When it comes to locking in a higher Social Security check, learning the basic rules is a productive first step. If you want to have a higher spending floor in retirement, earning more and working longer are the key behaviors to focus on.

Only a small minority of workers achieve the feat of locking in the maximum Social Security payout of $4,194 per month. Perhaps a more realistic goal is to focus on the factors you can immediately control. 

Below, we'll review three ways to notch a higher monthly Social Security benefit in retirement

1. Earn more 

The Social Security system works much like an insurance company: You pay "premiums" in the form of payroll tax during your working career and collect a benefit amount in retirement corresponding to the amount you paid in. The more you pay into the system, the more you can expect to receive when you file for benefits at retirement. Simple.

The Social Security Administration (SSA) taxes employee earnings at a rate of 6.2%, up to a maximum wage base of $147,000 in 2022 (soon to rise to $160,200 in 2023). Any amount you earn up to this amount is taxed accordingly, so the more you earn, the more you'll pay into the system. To the extent you can earn more, you'll be rewarded with a higher monthly check in retirement.

2. Work longer

The SSA considers your entire work history when it determines your primary insurance amount (PIA). More specifically, it considers your 35 highest-earning years. If you logged zero-income years at any point over your working career, those zeros will pull your calculation down. If you don't yet have 35 years of work to show, you might think about working until you do. This ensures a more robust income stream when the time comes to collect benefits.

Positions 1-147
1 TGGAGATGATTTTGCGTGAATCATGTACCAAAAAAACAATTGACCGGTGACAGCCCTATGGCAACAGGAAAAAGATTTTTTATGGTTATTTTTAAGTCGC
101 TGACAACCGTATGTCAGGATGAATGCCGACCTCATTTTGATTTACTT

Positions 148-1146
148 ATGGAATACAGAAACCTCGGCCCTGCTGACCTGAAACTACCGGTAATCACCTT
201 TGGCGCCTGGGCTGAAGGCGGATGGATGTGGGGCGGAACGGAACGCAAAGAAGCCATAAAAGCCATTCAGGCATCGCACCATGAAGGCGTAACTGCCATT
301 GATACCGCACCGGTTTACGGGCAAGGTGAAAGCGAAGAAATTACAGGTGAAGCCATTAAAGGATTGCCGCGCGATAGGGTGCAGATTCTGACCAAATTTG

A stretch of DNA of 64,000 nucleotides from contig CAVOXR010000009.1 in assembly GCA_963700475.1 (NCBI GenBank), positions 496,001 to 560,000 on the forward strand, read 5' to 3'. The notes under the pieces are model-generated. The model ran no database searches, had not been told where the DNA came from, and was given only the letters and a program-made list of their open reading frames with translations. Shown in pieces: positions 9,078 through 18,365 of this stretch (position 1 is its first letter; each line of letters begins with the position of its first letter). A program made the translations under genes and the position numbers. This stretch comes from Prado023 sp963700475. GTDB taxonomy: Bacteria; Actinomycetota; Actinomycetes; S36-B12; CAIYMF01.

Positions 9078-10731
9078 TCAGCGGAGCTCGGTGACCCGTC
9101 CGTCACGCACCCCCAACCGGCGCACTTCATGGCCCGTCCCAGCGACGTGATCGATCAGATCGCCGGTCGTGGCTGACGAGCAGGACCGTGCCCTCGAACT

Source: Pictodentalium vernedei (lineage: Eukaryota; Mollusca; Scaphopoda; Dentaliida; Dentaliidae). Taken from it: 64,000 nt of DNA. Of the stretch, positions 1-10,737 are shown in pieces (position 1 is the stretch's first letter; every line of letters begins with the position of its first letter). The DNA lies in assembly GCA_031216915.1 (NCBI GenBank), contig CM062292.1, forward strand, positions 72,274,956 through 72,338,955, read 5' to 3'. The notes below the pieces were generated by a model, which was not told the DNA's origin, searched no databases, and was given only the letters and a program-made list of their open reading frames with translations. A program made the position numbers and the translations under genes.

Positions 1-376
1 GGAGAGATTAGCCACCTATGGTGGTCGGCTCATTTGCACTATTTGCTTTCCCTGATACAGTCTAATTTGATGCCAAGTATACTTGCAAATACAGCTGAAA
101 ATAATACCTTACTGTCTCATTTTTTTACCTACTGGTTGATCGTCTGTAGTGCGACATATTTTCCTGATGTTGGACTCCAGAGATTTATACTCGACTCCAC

To see where you currently stand, it's a smart idea to log into your Social Security account through the Social Security Administration website to see if you have any zero-income years as part of your primary insurance calculation. If you do, depending on how tolerable your current work situation is, it can make a lot of sense to stay in your job a bit longer to lock in a higher spending floor in your senior years. 

Two people walking together in the park.

Image Source: Getty Images.

3. Spousal benefits

It might seem obvious, but coordinating benefits with your spouse is an effective way to get more out of Social Security. If you were the lower-earning spouse over the course of your career or the stay-at-home spouse, you'd be eligible to collect a payment of up to 50% of your spouse's benefits -- assuming your spouse has started receiving retirement benefits.

If you qualify for Social Security benefits based on your own earnings record, you can begin collecting them as early as 62. Once your spouse begins taking monthly retirement benefits, you'll get a potential boost from spousal benefits if they exceed your own retirement benefit.

You'll only get the full 50% if you've reached your full retirement age, which for those currently in their 60s ranges from 66 to 67. Interestingly, spousal benefits also apply to ex-spouses you were married at least 10 years.

Plan your Social Security strategy

Much of what determines how much you'll receive in retirement happens long before you file your claim. Earning more and working longer are the two keys to receiving more in benefit payments. Coordinating with your spouse is another way to maximize total dollars received.

Take time to consider all factors -- both financial and non-financial -- and develop a Social Security strategy with your family. If you're having trouble, don't hesitate to reach out to a qualified financial planner for objective advice.